The day on which the water was released was magical because the flow of water across the landscape is itself magical. If one were lucky enough, one witnessed the advancing tongue of water gliding swiftly like a serpent down the bed of the acequia. As children, we sometimes jumped inside the acequia ahead of the water and ran hard to keep from being overtaken by the advancing current. No longer was the acequia a mere hollow trench. Instead, it had become a swiftly moving body of water that brought with it all kinds of surprises. In the early spring, it ran full of tetones (bunches of pointy packets filled with cotton) that had hung from the cottonwood trees lining the ditch upstream and had fallen into the acequia. Later on in the summer, after violent thunderstorms, it delivered endless supplies of early ripening manzanitas de agosto (little August apples) from someone else’s trees up the way, much to our hearts’ delight.
When it came time to irrigate, my father delighted in slowly opening the compuerta (headgate) to initially let in a trickle of water so that it would not cause erosion or drag the seed away when it had finally reached the rows. Only when he was fully convinced that the amount of water that he had released was benevolent, would he open the compuerta just a little more in order to obtain a flow capable of watering the land just enough without causing any damage. Having watered a few rows in this gentle manner in which, perhaps after an hour, the earth showed clear signs of having drunk in as much water as it needed, he would block the rows already irrigated with an earthen tapanco (small dike) and open up other rows downstream. By doing this repeatedly he managed to irrigate an entire field in just a few hours.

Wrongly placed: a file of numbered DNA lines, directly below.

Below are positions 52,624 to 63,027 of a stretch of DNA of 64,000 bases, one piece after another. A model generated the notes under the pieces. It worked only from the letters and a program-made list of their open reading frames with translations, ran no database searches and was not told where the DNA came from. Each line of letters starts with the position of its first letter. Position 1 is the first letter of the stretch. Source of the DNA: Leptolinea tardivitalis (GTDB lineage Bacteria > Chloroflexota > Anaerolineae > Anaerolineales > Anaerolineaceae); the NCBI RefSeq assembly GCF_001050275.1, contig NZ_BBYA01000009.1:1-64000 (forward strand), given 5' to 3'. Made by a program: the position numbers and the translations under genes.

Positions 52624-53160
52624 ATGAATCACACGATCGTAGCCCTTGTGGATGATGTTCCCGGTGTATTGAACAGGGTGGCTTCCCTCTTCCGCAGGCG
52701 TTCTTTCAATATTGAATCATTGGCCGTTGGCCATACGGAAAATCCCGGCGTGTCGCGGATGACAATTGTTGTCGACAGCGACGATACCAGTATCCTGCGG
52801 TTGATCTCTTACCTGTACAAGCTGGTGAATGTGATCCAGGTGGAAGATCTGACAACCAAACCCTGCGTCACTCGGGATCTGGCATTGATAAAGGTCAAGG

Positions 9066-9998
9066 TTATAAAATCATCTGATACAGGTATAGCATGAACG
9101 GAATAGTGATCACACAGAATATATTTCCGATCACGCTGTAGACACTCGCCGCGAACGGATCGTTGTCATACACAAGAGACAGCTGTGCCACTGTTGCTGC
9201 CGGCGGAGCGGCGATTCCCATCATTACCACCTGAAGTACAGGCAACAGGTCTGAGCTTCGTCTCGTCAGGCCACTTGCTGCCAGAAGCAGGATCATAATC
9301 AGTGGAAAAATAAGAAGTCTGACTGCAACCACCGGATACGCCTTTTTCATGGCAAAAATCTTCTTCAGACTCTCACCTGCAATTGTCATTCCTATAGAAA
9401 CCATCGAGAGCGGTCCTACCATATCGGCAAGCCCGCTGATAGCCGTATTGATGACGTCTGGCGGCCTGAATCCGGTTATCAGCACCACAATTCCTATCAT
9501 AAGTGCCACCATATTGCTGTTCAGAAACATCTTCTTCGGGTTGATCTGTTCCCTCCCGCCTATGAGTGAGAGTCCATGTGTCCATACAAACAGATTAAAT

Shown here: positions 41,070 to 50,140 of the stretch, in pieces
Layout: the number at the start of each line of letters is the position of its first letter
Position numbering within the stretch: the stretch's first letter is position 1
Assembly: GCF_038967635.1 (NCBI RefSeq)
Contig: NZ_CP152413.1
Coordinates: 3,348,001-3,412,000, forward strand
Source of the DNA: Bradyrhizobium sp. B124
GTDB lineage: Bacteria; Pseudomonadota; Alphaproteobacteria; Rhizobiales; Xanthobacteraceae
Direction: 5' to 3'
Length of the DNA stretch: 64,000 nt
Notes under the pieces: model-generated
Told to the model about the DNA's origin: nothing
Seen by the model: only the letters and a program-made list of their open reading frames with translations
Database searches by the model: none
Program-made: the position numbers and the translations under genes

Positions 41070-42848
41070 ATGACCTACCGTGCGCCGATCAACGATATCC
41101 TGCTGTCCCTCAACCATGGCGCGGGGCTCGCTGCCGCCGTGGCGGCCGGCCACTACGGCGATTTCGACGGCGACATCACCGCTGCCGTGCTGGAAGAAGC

As the water made its way down each of the furrows to moisten the seed and prompt the process of germination, it reflected the sky and sometimes the rising or setting sun in a kind of living three-dimensional impressionist painting. The gurgling of the water punctuated by bird song or children playing infused one’s being with a kind of deep peace and a yearning for time to forever stand still. In those moments, one was filled with the certainty that what one was doing was in and of itself a sacred and timeless act in which one viscerally communicated with the earth, water and plant spirits.
One could not long afford to remain in paradise because the selfsame water that caused the plants to sprout also engendered millions of weeds, originating primarily, of all places, in Russia! There was Russian thistle, the prickly rosetas, the broadleafed añiles, the deeply rooted patitos, together with a host of other annoying weeds that always came back soon after they were cut. Our summers were spent hoeing endless rows of chile, corn and other vegetables, in part because we had been socialized to do this kind of work, but also because we both respected and feared our elders who had commanded us to do this work. During the course of the long, hot summer we irrigated once between each hoeing. Every time, soon after the water had successfully reached the plants, they responded by standing up straight, growing taller and taller, and most importantly, by defying the scorching heat of the merciless midsummer sun.